Southern Ocean Tutorial


I can’t take my eyes off the Vendee Globe, that solo, non-stop, around-the-world race whose fleet of rocket ships launched some 51 days ago.

The first weeks of flying down the Atlantic were interesting enough (it’s been a year of record times), but only as the boats encountered the difficulties of the Southern Ocean did my interest become acute.

At this point in the Figure 8 project, I am focused on spreadsheets and such sexy activities as rebuilding bilge pumps. But when there is a spare moment, I am glued to the Vendee Globe, because for me it’s an opportunity to watch as skippers wrestle with the same big weather and big ocean I’ll encounter there next year.


A bit of back story…

Two months ago Tony Gooch sat at my dining table and delivered a lesson in Southern Ocean tactics.

By way of reminder, Tony owned Moli (then Toanui) from 1996 to 2013. In 2002-2003, Tony completed a 177-day, 25,000-mile, non-stop circumnavigation via the Southern Ocean, something no one from North America had done to that point, and I was fortunate he had traveled to San Francisco to inspect Mo and review the Figure 8 with me.

My plan for the south had been simple: keep the boat as far north as possible in order to maintain access to good, or at least less tremendously bad, weather. Thus, after rounding the Horn at 56S, my theoretical route took me quickly back up to 40S, where it remained until Australia and New Zealand forced it back down to 45S. This was based loosely on Moitessier’s experiences as described in The Long Way, and though clearly conservative, I thought it justified given that Motessier’s own chart notes referenced several bracing events like “strong SW gales, keel in the air.”

But Tony disagreed with this approach.

After dinner, he drew a low-pressure system on a paper towel and placed it atop an Antarctic chart I’d pulled from the closet, and the lesson in tactics commenced.

It went like this…

If the goal is to pass through that cold, hard ocean as quickly as possible, said Tony, one must go south, far south. This has the effect of both shortening the total distance around the circle and putting the yacht into consistently stronger winds.

For example, in 2002 Tony had intended to remain at roughly 44S for his circuit around Antarctica,

[but] the lows seemed to be tracking along between 50 and 55S, so I stayed along latitude 47S for … 7 weeks, using the weatherfaxes from Chile, South Africa and then Australia to monitor [their] progress. … Most of the time the wind oscillated from NW to SW, usually Force 6-7 occasionally Force 8 or 9. (source: Tony’s passage summary)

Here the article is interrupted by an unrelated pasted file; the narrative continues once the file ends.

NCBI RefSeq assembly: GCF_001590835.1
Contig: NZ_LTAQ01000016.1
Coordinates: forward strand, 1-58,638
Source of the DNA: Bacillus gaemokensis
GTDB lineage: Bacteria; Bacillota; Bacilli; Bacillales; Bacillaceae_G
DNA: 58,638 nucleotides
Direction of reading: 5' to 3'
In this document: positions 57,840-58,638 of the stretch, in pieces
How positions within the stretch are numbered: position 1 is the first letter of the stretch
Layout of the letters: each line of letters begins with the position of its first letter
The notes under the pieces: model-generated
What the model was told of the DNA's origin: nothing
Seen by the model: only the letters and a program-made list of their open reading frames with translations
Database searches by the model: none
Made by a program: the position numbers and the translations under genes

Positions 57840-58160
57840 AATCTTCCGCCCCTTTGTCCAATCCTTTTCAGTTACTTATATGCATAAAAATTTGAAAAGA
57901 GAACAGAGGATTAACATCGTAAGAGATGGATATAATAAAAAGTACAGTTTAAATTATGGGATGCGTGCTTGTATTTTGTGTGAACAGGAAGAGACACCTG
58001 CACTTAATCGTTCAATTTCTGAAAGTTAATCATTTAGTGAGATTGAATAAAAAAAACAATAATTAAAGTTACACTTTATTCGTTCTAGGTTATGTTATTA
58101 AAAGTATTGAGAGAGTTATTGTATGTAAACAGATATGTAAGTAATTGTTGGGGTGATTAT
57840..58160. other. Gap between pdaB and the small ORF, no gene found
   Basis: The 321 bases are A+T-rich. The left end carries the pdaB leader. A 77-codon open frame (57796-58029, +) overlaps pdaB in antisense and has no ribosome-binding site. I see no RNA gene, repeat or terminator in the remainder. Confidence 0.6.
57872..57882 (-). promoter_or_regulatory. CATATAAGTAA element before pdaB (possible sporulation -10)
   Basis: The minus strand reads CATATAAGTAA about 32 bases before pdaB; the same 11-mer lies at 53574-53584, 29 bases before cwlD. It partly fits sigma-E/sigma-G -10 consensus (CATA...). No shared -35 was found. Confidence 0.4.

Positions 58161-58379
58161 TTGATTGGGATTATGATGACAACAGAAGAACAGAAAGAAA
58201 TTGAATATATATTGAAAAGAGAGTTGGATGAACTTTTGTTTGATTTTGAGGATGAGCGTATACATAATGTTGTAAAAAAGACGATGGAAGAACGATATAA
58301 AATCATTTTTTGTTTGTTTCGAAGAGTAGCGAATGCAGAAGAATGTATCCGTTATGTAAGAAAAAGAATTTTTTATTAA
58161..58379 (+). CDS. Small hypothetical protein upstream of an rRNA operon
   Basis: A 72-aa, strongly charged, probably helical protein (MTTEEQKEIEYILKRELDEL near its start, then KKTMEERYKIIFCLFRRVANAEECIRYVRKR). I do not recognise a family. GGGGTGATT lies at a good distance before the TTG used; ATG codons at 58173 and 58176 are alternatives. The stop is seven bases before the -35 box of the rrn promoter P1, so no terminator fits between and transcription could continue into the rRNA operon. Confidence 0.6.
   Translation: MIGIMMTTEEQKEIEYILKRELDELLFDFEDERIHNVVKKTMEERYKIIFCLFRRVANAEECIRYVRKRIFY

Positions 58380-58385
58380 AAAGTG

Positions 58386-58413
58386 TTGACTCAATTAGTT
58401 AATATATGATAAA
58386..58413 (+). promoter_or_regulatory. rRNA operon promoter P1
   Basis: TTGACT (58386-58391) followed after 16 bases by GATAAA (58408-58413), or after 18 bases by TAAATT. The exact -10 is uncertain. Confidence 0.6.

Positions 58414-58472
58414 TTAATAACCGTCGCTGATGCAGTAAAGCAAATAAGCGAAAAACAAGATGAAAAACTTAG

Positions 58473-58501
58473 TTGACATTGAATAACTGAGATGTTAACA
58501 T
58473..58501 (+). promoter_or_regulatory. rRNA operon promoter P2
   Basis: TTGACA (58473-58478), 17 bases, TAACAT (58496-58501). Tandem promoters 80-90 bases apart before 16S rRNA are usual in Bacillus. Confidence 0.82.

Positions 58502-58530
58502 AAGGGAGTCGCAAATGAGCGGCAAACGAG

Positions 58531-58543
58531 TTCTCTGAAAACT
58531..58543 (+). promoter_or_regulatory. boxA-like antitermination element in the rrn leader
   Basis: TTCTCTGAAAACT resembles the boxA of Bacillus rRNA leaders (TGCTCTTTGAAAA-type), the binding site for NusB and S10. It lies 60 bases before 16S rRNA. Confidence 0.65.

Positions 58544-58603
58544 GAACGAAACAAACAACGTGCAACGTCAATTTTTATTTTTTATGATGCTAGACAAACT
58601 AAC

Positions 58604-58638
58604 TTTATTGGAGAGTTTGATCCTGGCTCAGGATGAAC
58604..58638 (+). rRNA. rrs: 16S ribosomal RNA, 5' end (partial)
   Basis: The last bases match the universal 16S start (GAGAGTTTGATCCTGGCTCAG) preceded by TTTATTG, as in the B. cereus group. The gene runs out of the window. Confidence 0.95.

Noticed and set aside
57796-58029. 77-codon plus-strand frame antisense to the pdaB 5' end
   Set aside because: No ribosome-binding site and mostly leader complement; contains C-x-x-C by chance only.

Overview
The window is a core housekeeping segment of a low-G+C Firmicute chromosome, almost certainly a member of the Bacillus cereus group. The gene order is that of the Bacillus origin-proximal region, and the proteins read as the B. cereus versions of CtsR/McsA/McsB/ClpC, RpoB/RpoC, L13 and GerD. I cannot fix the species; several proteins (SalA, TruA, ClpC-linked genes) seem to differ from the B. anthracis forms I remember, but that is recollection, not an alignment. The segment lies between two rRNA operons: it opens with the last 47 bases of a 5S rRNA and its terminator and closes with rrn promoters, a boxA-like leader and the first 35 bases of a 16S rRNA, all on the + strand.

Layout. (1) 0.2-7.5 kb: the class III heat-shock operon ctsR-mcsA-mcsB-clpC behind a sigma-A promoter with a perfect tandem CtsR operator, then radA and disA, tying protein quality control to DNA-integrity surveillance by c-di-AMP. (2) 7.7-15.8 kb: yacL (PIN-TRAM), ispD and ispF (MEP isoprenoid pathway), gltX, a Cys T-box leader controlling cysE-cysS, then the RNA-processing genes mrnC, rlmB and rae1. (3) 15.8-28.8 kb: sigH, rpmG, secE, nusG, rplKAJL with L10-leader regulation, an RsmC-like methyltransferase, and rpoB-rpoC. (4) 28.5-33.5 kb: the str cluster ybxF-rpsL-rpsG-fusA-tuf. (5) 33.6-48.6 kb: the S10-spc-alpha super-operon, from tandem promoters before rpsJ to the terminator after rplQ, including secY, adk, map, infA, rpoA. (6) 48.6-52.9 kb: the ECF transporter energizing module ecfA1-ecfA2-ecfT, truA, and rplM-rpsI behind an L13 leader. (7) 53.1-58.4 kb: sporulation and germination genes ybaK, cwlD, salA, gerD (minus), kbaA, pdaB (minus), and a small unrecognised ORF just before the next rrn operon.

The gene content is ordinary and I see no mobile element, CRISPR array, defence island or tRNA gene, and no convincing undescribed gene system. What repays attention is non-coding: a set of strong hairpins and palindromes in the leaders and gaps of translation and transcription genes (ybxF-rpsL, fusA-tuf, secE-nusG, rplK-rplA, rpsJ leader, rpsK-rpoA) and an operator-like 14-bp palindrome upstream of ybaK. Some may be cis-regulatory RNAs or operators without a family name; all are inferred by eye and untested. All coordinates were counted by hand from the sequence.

This move took 1500 miles off the loop and increased Taonui’s speed to an average of 152 miles a day (this up from a total course average of 137 miles a day).

But southing has its limits, continued Tony, and one of the bounding factors is the usual NW to SE to E trajectory of low-pressure systems. Remembering that below the equator these systems have a clockwise rotation, it is easy to see that for a vessel on an easterly course, staying above the lows keeps wind in that desirable quadrant–aft of the beam–and falling below them creates potentially dangerous headwinds.


A “bergy bit” encountered by Tony during his 2002-2003 circumnavigation via the Southern Ocean in “my” boat. (Photo Credit: Tony Gooch)

The other bounding factor is ice, specifically icebergs that calve regularly from Antarctica and can migrate a great distance north before dissipating. Luckily, while ice danger cannot be overstated, its summer-season limits are generally known and charted.


Ice Limits Chart from the Admiralty Antarctic Pilot. Best to stay above the blue line.

It all sounds simple enough when being discussed over the dinner table and in the comfort of one’s home.

It’s not simple.

With no land masses to impede their progress, Southern Ocean winds are not just stronger than in other oceans, they are far more variable. Low-pressure systems, that area’s defining feature, are typically compact, powerful, and fast-moving; they bring frequent, blasting squalls and kick up thick cross seas, and as Warwick Thompkins attests (repeatedly) in 50 South to 50 South, a boat can be rolling on a windless sea one minute and battling a brutal storm the next.


Taonui under twin genoas in the Southern Ocean. (Photo Credit: Tony Gooch)